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More Evidence People Did Well without Surgery!

Classification: News

This comes from Christina Matta, author of a very interesting new article on the history of intersex: “Ambiguous Bodies and Deviant Sexualities: Hermaphrodites, Homosexuality, and Surgery in the United States, 1850-1904,” Perspectives in Biology and Medicine, vol. 48, no. 1, Winter 2005. We asked Ms. Matta to summarize for our visitors what she learned about whether people with intersex faired well or poorly in the era before pediatric “normalizing” surgeries became standard practice. Here is what she wrote:

To anyone who understands that intersex genitals are not a life-threatening condition, the predominance of childhood “normalizing” surgeries as a medical response to atypical anatomies is completely inexplicable. It is even more inexplicable given that historically, adults with intersex were, by default, completely in control of their anatomies. Even if they had reason to consult a doctor (and those who did almost always did so for reasons that had nothing to do with their genitals), very few individuals were interested in the “solutions” doctors spontaneously offered. In the first half of the nineteenth century, in fact, all doctors could do was tell patients that they were not the sex they thought, and to order them to stop wearing pants (or to start wearing pants!) or otherwise act according to more appropriate gender roles. (In Hermaphrodites and the Medical Invention of Sex, Alice Dreger tells the story of a Belgian doctor who, in 1886, exclaimed after examining his patient, “But my good woman, you are a man!”) But this was the extent of medical treatment for intersex, and there’s nothing to suggest that patients bothered to do as they were told.

Fat and Intersex?

When I came to work as the Director of Programming for ISNA, many of my friends and colleagues asked why someone with a background in the scholarship of fat politics would come to work in the intersex rights movement. As it turns out, the issues involved are strikingly similar, and I find more common ground each day. We’re doing so much good work here at ISNA that undoubtedly benefits people with intersex conditions and their families, but I also think our work benefits other people with stigmatized embodiments. By insisting that we understand both the social and medical issues involved (and which is which!), advocating for patient autonomy, and working to end the stigma and shame that often surrounds bodies that are different, ISNA helps set the stage for many groups of people to receive better medical care and social support. We hope you’ll support this important work. And I hope you’ll read on to find out more about what fat and intersex have to do with each other.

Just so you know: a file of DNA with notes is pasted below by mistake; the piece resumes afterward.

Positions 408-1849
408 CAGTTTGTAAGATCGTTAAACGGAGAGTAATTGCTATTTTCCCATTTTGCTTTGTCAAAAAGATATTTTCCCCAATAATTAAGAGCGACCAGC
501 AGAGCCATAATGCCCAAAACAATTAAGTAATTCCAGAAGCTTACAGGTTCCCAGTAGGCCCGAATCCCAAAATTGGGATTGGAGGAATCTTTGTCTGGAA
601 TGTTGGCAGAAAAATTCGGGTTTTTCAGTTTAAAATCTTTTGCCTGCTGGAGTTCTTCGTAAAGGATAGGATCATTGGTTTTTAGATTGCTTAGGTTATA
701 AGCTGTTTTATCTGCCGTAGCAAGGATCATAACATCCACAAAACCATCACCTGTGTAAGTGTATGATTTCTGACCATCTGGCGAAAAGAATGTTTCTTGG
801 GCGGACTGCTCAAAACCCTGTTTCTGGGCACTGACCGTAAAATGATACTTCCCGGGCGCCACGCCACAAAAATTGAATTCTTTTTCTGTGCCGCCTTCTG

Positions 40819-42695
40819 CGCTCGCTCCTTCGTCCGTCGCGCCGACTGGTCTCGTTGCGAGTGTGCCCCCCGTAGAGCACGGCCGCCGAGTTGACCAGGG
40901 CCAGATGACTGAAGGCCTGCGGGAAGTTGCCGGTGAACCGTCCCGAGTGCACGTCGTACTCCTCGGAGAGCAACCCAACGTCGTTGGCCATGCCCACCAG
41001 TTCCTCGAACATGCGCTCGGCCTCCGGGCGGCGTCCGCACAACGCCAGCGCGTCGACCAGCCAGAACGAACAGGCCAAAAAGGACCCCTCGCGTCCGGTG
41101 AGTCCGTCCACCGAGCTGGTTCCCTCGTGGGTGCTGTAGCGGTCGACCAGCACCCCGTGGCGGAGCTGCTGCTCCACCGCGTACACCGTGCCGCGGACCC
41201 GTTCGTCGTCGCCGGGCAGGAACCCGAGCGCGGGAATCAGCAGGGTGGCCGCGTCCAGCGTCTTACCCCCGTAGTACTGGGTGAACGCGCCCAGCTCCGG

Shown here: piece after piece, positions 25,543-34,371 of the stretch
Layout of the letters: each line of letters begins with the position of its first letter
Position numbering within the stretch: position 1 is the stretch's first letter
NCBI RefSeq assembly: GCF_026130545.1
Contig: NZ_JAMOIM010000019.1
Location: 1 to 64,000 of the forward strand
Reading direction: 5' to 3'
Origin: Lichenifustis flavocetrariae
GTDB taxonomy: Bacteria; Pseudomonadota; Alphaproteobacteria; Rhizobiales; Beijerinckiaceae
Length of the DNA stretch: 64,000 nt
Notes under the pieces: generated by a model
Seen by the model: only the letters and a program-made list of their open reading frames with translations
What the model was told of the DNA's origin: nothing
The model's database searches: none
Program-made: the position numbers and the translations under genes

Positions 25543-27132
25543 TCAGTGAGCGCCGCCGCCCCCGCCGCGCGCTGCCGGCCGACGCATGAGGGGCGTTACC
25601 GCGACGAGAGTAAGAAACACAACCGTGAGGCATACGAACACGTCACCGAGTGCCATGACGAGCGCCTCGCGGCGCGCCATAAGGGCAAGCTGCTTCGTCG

Program Educates Social Workers about Intersex Issues

Classification: News

Pam Farrell and Nina Williams, a member of ISNA’s Medical Advisory Board, are running a monthly reading group for social workers who want to learn more about intersex conditions and how to provide better psychotherapy for patients with intersex conditions. The group also seeks to educate other social workers and push for institutional change. This year, the group has focused on ISNA recommended readings and videos, heard Janet Green speak, and debated the issues raised by these materials. On October 22, 2005, group members will present a panel at the NASW-NJ annual LGBTI conference about how their education in DSDD has altered the way they think about gender and sexuality. When this group disbands in December, the plan is for current members to team up and lead groups of their own.

"Our Bodies, Ourselves" Includes Intersex

Classification: News

At the start of ISNA’s life, when Cheryl Chase wondered why the facts of intersex weren’t included in the women’s health bible, Our Bodies, Ourselves, some people told her intersex was a women’s health issue.

Kudos to the Boston Women’s Health Book Collective for today realizing it is! We’re thrilled that the new edition of Our Bodies, Ourselves includes a section on intersex written by members of ISNA. It even includes a note about ISNA’s mission and how to find our website.

We’re especially impressed that the editors included an excerpt from the autobiography of our Board Chair, Angela Moreno Lippert as previously published in full in Intersex in the Age of Ethics. Angela’s story is shocking and moving, and will help reach out to those Our Bodies readers who have suffered similarly—and will reach out to those who are committed to helping us push for progressive care for people with intersex. And it will be quite a reach since Our Bodies has sold more than four million copies!

Intersex and Homeland Security

Classification: News

Well, it had to happen sooner or later. Thanks to naive beliefs about sex and gender, the Department of Homeland Security finds itself arguing with the Board of Immigration Appeals about whether or not a person’s chromosomes determine her/his sex.